Impact of Climate Variability Including Drought on the Residual Value of Irrigation Water Across the Murray–Darling Basin, Australia
M. E. Qureshi,
M. D. Ahmad,
Stuart Whitten (),
Andrew Reeson () and
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M. E. Qureshi: CSIRO Land and Water Flagship, Canberra, ACT, Australia†Fenner School of Environment & Society, ANU, ACT, Australia
M. D. Ahmad: CSIRO Land and Water Flagship, Canberra, ACT, Australia
M. Kirby: CSIRO Land and Water Flagship, Canberra, ACT, Australia
Water Economics and Policy (WEP), 2018, vol. 04, issue 01, 1-25
Understanding the economic value of irrigation water is essential for supporting policies relating to the irrigation sector, irrigation water allocation decisions, water pricing and to compare the variable impacts of water reform within and across sectors of the economy. In this paper, we apply the residual method as a complement to other methods for determining the value of the water used over a wide range of irrigated crops in different seasons and regions of Australia’s Murray–Darling Basin. Using Monte Carlo simulation and probability theory, we estimated the combined impacts of biophysical and economic factors on the economic productivity of irrigation water use by individual activities. The estimated residual values vary across regions and in response to water availability as we would expect and warrant consideration of these factors in making any future water policy and investment decisions in different regions. As anticipated perennial (fruits and nuts, grapes) and high capital annual activities (cotton) represent the highest value water uses. Water trading from low to high value activities results in economic losses that are much lower than the proportional decline in water availability during periods of drought.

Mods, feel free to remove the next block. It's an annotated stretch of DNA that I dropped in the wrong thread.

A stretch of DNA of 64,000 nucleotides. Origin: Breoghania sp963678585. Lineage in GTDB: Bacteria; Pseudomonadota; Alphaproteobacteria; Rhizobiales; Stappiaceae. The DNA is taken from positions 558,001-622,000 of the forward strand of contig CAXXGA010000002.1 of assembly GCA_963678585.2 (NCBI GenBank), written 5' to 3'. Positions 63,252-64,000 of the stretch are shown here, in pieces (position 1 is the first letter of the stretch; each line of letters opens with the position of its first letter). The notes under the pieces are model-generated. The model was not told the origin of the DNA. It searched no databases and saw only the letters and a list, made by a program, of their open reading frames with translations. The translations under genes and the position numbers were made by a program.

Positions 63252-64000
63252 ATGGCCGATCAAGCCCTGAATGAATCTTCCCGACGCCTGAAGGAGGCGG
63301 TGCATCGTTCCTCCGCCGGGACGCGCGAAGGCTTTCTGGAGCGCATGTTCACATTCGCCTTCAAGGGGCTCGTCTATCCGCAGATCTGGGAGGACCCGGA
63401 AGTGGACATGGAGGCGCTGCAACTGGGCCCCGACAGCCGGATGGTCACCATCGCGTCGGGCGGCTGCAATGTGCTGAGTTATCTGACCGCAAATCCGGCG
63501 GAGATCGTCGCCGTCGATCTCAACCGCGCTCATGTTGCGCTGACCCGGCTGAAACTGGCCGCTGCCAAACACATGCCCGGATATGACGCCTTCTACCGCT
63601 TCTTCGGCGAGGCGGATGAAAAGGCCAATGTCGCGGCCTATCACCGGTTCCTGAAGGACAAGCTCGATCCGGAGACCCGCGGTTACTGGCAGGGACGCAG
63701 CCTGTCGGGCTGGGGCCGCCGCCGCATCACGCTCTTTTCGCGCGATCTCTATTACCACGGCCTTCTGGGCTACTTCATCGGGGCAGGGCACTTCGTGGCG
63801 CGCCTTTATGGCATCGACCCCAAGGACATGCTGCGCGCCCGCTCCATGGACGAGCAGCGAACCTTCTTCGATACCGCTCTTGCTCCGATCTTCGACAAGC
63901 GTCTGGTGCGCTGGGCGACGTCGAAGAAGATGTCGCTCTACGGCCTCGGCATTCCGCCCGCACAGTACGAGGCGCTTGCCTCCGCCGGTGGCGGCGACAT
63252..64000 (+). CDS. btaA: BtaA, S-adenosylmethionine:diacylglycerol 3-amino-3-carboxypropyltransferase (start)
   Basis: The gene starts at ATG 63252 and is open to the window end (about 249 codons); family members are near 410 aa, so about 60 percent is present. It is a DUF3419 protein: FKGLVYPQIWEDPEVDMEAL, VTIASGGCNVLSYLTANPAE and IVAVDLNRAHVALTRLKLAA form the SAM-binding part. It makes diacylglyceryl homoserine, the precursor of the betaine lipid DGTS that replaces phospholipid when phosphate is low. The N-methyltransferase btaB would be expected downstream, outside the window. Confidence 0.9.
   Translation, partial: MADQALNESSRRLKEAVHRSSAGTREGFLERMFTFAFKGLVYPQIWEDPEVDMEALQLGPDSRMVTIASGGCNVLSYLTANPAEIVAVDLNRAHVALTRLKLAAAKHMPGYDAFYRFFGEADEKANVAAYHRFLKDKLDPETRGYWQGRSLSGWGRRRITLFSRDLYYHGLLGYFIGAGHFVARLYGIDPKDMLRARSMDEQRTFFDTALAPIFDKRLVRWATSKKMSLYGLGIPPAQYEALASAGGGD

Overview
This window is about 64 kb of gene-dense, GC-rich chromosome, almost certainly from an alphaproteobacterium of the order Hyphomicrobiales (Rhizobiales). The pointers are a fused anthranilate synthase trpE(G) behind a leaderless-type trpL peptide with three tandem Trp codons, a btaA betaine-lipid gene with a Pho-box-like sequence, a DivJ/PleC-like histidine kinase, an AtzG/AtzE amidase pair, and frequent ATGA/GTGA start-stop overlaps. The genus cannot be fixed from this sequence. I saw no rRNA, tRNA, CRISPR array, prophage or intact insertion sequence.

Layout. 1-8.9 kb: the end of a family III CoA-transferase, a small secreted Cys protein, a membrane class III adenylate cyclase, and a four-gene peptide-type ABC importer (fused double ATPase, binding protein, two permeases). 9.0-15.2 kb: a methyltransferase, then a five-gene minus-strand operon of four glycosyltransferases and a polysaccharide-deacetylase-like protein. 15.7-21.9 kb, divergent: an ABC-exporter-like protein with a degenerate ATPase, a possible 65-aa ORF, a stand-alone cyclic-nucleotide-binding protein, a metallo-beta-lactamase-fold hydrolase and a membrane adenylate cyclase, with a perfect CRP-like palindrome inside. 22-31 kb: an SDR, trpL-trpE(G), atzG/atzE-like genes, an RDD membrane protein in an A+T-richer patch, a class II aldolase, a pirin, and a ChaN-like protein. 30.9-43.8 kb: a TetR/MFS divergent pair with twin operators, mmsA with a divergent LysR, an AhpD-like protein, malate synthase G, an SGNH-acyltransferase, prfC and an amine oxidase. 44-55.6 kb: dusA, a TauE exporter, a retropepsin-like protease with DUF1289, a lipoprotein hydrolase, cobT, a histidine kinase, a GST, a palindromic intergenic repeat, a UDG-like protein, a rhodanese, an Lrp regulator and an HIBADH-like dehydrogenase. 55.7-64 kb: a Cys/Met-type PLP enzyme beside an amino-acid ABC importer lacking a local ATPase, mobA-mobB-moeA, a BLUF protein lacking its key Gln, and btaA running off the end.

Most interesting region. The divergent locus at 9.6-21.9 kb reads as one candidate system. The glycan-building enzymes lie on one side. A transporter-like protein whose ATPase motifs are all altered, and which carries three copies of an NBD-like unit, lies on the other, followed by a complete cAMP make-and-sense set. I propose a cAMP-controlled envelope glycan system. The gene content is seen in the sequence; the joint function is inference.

Keywords: Climate variability; water productivity; economic value; drought; residual approach (search for similar items in EconPapers)
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